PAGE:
Strong, powerful and with the will to tackle a mountain, Green bench presses 330 and squats 630 pounds. He is fast for a big guy, and has been clocked at 4.8 in the 40. And he knows where the ball is. He just can't outrun the 6-foot tall image.
"It seems like he is in on every play,'' Westover defensive end Derrick Akins said. "Wherever the ball is, that's where Chris Green is.''
Opponents know it.
"A lot of times teams know they can't run to his side, and they run away from him. Bainbridge ran the other way,'' Westover linebacker Don Mills said.
Brown knows it, too.
"I've told our other defensive tackle De'Marcus Holloway that he needs to step up because more and more teams are going to running the ball to his side to stay away from Chris,'' Brown said.
That's the kind of impact Green has.
"He's always getting my tackles and my fumbles,'' said Mills, who has known Green since the fourth grade. "We (kid each other about it). He is a leader, and at times he will get onto guys on the field. But he is playful, too. He might do something crazy, like once he messed up at practice, and then he jumped up and slammed the ground like a wrestler,'' he said, bending his elbow to show the classic wrestler slam. "Or sometimes he will just make a play and come into the huddle and shout 'Gaws!' He is always shouting Gaws. That's SWAG backward. I don't know if he made it up or not, or maybe he heard it in a song, but he says it a lot.''
Green has a lot of swag, just not a lot of self bravado.
"He doesn't get into all the hype,'' Martin said. "You would think he would get a big head, but he doesn't at all. He's just a great guy, the way he carries himself. He's like a friendly giant off the field. On the field, he's someone you don't want to mess with. I'm glad he's on my team.''
Brown knows what Green means to the defense.
"He plays so hard that he's going to make everybody else play better,'' Brown said. 'He plays so hard that they don't want to be the weak link and have to answer to him.''
Jones knows it, too.
"He's the heart and soul of our defense,'' Jones said.
And Green has a heart that beats for one purpose -- his mother Malika Norwood.
"Everything I do, I do for my mother,'' Green said. "I play the game because I love the game, but it's for my mother. That's why (I want to get a college scholarship), because it would be a fitting way to give something back to her.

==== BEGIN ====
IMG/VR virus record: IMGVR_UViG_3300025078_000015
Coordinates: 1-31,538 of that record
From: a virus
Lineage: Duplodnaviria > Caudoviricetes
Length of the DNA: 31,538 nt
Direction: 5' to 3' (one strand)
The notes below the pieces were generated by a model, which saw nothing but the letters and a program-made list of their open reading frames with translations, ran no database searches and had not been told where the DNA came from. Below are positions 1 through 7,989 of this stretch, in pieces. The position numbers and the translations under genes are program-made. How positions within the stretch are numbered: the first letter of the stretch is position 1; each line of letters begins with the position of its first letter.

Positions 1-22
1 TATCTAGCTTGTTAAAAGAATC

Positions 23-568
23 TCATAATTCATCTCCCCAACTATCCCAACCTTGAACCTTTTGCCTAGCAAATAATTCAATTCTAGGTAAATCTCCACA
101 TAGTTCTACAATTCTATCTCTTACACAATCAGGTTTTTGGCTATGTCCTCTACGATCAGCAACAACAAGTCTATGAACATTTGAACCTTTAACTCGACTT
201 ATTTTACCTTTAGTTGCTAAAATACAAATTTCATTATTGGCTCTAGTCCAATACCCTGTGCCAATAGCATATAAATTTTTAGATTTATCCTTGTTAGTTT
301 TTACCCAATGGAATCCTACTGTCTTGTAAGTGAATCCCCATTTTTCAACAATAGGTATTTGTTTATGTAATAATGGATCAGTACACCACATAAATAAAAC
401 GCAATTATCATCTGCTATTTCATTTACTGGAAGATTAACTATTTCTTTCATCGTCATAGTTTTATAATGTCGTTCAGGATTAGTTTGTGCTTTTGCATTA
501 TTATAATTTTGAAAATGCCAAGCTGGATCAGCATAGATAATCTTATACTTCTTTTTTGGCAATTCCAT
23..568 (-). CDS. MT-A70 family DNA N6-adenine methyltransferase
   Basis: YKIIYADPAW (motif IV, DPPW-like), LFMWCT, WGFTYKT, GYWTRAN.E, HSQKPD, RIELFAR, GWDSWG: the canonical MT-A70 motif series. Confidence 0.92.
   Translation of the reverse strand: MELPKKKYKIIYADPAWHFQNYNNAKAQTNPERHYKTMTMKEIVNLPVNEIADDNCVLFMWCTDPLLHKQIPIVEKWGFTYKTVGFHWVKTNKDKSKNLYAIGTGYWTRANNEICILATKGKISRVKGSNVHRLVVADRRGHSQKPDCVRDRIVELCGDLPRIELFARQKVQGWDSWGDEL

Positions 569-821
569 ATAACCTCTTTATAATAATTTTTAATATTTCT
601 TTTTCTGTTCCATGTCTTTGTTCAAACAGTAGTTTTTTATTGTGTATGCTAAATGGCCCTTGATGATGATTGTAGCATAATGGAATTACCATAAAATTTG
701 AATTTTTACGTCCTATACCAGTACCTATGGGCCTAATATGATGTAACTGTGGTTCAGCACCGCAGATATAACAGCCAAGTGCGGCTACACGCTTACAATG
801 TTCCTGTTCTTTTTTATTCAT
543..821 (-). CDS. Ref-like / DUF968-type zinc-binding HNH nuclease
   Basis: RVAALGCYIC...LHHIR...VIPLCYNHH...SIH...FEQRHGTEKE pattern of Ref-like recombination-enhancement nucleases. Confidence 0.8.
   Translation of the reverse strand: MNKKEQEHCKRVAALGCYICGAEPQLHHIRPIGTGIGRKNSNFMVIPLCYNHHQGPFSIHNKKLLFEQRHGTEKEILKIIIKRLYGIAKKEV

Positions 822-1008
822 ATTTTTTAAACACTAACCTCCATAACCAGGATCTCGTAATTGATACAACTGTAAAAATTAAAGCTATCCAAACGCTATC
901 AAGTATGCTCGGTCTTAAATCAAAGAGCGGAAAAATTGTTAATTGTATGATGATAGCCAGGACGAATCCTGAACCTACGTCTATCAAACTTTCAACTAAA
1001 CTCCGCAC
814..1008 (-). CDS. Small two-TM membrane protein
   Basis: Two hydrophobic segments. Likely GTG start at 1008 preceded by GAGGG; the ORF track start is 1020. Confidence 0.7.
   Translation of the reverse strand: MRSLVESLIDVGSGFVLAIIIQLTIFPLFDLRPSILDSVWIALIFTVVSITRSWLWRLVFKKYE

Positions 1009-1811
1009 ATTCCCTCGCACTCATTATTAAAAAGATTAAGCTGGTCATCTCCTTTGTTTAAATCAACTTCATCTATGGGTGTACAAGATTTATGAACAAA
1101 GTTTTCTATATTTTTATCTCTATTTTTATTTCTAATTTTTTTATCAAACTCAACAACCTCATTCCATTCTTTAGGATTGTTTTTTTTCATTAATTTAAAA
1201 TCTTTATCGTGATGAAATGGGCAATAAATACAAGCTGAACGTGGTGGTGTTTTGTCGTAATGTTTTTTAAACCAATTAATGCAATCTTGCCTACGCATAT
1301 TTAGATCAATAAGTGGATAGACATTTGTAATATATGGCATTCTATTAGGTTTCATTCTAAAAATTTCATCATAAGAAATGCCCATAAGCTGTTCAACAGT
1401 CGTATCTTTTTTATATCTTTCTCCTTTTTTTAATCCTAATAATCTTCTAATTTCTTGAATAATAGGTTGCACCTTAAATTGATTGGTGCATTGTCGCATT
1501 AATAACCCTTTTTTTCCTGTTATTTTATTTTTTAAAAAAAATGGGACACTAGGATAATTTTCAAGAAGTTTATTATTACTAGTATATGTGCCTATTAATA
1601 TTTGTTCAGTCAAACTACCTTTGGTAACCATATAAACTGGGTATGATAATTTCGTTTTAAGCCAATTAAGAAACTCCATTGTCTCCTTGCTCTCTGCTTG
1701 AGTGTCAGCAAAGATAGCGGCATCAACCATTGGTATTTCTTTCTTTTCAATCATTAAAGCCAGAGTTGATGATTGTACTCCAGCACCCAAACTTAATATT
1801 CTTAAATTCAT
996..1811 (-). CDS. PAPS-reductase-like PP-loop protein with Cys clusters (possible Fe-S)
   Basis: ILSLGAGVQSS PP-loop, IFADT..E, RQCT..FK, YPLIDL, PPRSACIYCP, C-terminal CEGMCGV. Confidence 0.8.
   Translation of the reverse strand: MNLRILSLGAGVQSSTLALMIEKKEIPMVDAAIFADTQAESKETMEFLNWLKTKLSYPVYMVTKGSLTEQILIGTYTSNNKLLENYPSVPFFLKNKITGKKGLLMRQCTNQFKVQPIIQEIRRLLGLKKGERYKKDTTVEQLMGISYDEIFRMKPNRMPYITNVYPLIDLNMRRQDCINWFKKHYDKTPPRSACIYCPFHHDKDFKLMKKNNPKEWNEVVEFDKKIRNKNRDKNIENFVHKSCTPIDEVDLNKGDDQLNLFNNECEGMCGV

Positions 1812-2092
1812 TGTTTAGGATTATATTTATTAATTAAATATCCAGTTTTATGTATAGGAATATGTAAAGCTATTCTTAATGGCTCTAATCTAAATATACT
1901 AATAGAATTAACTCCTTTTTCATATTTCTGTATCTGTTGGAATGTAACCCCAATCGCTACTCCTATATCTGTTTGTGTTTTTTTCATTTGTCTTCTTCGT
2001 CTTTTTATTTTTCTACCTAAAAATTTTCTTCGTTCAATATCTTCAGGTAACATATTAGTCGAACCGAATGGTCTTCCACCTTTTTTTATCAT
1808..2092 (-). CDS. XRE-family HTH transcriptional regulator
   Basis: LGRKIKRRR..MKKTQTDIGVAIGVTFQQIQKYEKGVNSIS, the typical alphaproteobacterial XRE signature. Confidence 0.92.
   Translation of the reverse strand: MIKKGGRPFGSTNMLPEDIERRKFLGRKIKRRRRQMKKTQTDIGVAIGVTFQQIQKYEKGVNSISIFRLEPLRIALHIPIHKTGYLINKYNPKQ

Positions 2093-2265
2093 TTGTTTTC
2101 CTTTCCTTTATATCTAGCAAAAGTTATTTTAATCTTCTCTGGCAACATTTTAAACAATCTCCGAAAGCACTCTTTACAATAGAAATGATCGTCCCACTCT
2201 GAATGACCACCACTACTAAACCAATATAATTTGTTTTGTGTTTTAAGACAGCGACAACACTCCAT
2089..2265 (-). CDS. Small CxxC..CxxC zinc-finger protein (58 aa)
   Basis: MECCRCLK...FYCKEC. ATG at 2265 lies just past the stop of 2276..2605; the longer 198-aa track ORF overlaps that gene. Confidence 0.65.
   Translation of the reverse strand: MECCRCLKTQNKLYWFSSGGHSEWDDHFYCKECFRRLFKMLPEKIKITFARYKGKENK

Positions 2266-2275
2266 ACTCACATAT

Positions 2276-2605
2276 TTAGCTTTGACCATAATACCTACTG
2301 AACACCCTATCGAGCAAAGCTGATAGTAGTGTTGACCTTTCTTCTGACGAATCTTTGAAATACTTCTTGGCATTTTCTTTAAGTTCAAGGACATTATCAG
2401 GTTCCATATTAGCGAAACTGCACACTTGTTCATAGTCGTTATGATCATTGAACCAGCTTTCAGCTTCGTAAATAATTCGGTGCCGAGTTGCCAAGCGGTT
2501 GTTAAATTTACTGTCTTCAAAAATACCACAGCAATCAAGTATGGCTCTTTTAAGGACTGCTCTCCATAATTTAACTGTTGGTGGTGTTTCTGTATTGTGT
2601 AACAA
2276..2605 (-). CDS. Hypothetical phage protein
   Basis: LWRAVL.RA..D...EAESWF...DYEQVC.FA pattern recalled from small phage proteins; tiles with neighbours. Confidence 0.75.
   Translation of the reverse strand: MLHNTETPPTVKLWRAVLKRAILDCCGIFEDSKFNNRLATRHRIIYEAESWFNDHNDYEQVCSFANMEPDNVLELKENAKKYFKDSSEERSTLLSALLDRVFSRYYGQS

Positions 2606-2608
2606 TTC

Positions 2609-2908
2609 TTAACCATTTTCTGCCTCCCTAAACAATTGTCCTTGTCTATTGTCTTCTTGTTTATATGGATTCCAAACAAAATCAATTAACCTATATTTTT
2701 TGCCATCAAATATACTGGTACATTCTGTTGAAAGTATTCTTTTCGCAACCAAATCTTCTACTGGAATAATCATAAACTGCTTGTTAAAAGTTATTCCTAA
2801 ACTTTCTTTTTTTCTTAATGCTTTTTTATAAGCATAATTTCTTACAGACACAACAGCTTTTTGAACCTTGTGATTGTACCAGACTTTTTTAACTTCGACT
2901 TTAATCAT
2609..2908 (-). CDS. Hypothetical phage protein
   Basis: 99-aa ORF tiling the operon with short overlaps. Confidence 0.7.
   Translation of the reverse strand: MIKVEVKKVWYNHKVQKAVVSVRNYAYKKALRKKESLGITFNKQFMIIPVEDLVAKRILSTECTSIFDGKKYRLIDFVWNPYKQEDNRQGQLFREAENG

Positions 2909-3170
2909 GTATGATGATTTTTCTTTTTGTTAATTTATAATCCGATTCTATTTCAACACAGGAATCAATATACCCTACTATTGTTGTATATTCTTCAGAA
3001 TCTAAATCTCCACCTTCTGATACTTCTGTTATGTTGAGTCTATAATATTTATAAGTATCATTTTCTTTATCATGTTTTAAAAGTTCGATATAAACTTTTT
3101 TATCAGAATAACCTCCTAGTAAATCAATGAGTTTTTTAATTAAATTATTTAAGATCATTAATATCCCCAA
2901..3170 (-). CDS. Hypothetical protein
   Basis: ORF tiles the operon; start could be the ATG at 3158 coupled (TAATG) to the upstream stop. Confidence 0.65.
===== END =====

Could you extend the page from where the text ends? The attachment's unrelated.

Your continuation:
"She has done so much for me,'' he said. "My mother's body is in a way that she is sick a lot and she's in the hospital a lot, and I would do anything for her. I just want to give something back to her.''
That's one more reason the perception from colleges that he isn't tall enough to be a star at the Division 1 level gets to Green.
"It aggravates me. It angers me,'' he said. "I want to prove they are wrong.''
Getting to know Chris Green: The Dynamite "Half Dozen" Q&A
New this year, a half dozen questions for our Dynamite Dozen players about their likes off the football field:
Q: What's your favorite food?
A: "Can I say two? Anything that's fried, and anything that's breakfast."
Q: What's your favorite movie?
A: "All three of the Friday movies. It's because of Mike Epps."
Q: Who is your favorite entertainer (movie star, comedian, singer etc)?
A: "Kevin Hart. He gets me rolling.''
Q: Who is your favorite NFL player?
A: "Julius Peppers. That man is amazing. I've been looking up to him for a long time.''
Q: If you were stranded on an island, who would you want to be with you?
A: (Singer, rapper, actress) "Teyana Taylor.''
Q: Who is the person you owe everything to?
A: "My mother (Malika Norwood). Because for 17 years she has done everything for me.''